“Do psychological tests discriminate against certain groups?”
· Standardized tests have cited several weaknesses which include the inability of a single instrument to accommodate the diversity of test takers, the inadequacy of representative sample items, the relationship of knowledge tested and the items content validity, and finally the general lack of theoretical consensus concerning the nature of cognitive processes involved in assessed intellectual skills.
· Bias in the statistical averages of different racial, cultural, and socioeconomic subgroups when circumstances cause one or more of the constituent subgroups to perform differently from others
· People who are left-brain dominant prefer to work independently and enjoy competitiveness and artistry. The right hemisphere specializes in simultaneous information processing and holistic thinking. People who predominantly utilize the right hemisphere are more concrete, visual and tactile learners; therefore one group will do better at certain tests versus the other groups.
· Psychologists have validated tests for employment purposes including cognitive ability tests, personality tests, honesty and integrity tests, and interest inventories to screen applicants. These tests raise concerns about validity, privacy, and discrimination.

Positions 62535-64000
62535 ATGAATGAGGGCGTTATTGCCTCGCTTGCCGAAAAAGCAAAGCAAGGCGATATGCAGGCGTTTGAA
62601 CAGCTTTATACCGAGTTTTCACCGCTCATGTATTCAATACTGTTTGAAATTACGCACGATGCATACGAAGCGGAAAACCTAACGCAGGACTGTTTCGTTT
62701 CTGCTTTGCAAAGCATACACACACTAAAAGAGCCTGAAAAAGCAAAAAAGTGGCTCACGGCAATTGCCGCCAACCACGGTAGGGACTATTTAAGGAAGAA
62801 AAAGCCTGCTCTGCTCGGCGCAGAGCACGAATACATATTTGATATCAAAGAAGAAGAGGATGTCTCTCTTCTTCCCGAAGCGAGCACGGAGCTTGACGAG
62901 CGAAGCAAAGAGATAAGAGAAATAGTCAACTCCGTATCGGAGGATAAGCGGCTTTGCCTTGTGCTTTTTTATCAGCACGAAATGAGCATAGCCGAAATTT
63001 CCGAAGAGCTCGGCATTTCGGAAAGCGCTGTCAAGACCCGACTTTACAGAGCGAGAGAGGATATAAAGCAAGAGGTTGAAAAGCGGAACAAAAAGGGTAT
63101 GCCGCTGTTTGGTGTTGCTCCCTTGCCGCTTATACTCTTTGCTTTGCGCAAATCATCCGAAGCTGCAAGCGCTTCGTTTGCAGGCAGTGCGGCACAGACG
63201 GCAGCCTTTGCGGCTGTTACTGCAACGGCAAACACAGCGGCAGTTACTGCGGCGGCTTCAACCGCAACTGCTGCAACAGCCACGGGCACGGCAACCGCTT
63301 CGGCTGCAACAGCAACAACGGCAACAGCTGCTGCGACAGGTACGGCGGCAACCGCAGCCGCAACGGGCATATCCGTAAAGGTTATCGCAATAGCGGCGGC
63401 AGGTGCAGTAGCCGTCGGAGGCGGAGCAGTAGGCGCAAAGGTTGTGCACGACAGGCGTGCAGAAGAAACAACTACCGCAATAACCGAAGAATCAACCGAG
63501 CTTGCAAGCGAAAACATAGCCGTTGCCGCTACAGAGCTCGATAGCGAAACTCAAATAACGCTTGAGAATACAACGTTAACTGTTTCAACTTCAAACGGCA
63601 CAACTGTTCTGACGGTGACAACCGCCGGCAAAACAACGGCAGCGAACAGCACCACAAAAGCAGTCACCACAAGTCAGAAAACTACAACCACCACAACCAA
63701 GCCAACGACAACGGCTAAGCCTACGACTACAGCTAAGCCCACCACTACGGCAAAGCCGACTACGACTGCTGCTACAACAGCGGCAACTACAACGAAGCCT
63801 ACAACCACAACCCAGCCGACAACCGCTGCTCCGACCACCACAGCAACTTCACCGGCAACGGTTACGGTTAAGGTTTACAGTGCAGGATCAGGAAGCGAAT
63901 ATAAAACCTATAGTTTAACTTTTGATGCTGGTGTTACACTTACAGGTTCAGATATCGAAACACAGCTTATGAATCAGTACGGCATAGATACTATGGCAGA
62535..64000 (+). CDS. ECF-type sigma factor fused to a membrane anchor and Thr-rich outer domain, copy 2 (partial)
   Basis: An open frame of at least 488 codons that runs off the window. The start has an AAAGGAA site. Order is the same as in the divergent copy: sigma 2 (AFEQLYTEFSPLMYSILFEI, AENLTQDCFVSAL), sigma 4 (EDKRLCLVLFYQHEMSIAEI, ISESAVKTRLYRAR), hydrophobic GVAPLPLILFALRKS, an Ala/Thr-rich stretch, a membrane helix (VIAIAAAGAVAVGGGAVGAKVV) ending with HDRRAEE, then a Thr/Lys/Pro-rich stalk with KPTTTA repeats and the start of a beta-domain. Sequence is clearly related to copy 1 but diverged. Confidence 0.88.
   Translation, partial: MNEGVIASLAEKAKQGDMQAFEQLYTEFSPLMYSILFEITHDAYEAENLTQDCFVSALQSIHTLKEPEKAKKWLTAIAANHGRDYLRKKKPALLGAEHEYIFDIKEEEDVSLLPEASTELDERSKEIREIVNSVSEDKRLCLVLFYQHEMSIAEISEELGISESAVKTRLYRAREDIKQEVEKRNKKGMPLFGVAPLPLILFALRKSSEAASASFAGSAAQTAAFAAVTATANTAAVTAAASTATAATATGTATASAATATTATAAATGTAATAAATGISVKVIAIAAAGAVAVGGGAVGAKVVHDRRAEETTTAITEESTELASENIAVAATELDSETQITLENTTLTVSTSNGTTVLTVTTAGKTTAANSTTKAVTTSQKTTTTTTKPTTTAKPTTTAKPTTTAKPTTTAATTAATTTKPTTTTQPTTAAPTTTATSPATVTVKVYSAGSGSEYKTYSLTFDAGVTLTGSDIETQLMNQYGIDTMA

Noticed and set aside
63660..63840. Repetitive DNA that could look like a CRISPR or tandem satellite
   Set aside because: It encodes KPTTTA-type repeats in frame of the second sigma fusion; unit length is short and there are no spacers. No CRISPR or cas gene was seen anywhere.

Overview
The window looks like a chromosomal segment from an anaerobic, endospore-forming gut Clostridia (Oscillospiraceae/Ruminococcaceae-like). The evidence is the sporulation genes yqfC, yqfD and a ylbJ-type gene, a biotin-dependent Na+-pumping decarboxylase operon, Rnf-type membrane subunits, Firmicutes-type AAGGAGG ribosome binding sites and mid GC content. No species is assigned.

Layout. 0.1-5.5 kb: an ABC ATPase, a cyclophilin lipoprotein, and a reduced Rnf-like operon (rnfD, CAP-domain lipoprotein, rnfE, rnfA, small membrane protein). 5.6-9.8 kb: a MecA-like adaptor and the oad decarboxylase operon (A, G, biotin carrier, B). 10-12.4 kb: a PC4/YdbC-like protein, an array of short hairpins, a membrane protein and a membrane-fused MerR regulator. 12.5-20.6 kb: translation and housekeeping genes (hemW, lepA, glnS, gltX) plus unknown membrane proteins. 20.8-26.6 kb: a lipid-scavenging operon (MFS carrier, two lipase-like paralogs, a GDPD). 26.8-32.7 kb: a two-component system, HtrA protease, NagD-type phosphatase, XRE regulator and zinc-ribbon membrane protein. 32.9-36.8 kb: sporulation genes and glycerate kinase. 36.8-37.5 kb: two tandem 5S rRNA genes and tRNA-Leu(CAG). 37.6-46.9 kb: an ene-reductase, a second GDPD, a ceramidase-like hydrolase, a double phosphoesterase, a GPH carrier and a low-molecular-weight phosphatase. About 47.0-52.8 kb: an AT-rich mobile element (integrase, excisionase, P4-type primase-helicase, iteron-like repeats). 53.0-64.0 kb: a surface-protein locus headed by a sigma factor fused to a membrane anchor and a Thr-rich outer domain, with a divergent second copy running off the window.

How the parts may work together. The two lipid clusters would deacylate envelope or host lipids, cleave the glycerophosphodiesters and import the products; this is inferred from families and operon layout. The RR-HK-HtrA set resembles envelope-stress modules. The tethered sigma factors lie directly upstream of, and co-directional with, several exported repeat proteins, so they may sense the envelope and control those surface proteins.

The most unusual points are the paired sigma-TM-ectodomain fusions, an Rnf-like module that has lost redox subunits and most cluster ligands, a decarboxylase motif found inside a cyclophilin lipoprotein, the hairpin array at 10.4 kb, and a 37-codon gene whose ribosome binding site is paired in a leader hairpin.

· Item difficulty, depending on education, culture, socio-economic background, etc., a person may or may not know a certain question. For example: Who was Boliver Scagnasty? Who was Martin Luther King?
· There is Legislation that protects minorities against discriminating psychological testing (ex. EEOC published guidelines)
· No difference in outcome when 50 inner city kids where given a standard version (white, middle-class language) and alternate version (African-American dialect). Therefore, language cannot be used as an argument.
· Experts took out all questions that were seen as unfair (about 16% of test) and administered it to two groups (minority and majority). There was no difference in questions they thought were biased for the majority group.
· Regression plot: When a group score lower than the other does, it’s important to see if the test can predict the performance equally well for both groups. If it can, then it doesn’t discriminate.
· The increase in various employment litigation issues such as negligent hiring an employer may successfully insulate itself from costly litigation by rejecting an applicant based upon his/her psychological profile.
· Research done by Farnham-Diggory (1970) and Frederickson (1986) showed inherent bias in achievement tests that discriminate between individuals.
· Research found that different cultural and racial groups have preferred learning styles and therefore different dynamics can hurt or help them.
· Some psychological tests can specifically screen out an individual, especially with people that have psychiatric disabilities that may or may not have anything to do with the position they are seeking at the job they are applying for.
· A poor student may make a guess and get it right, whereas a good student may be suspicious of an easy question and take the harder pathway and get it wrong – which makes for not effective test results. The SAT test for example gives different tests, so is that fair? Everyone does not have the same chance to do as well on this test.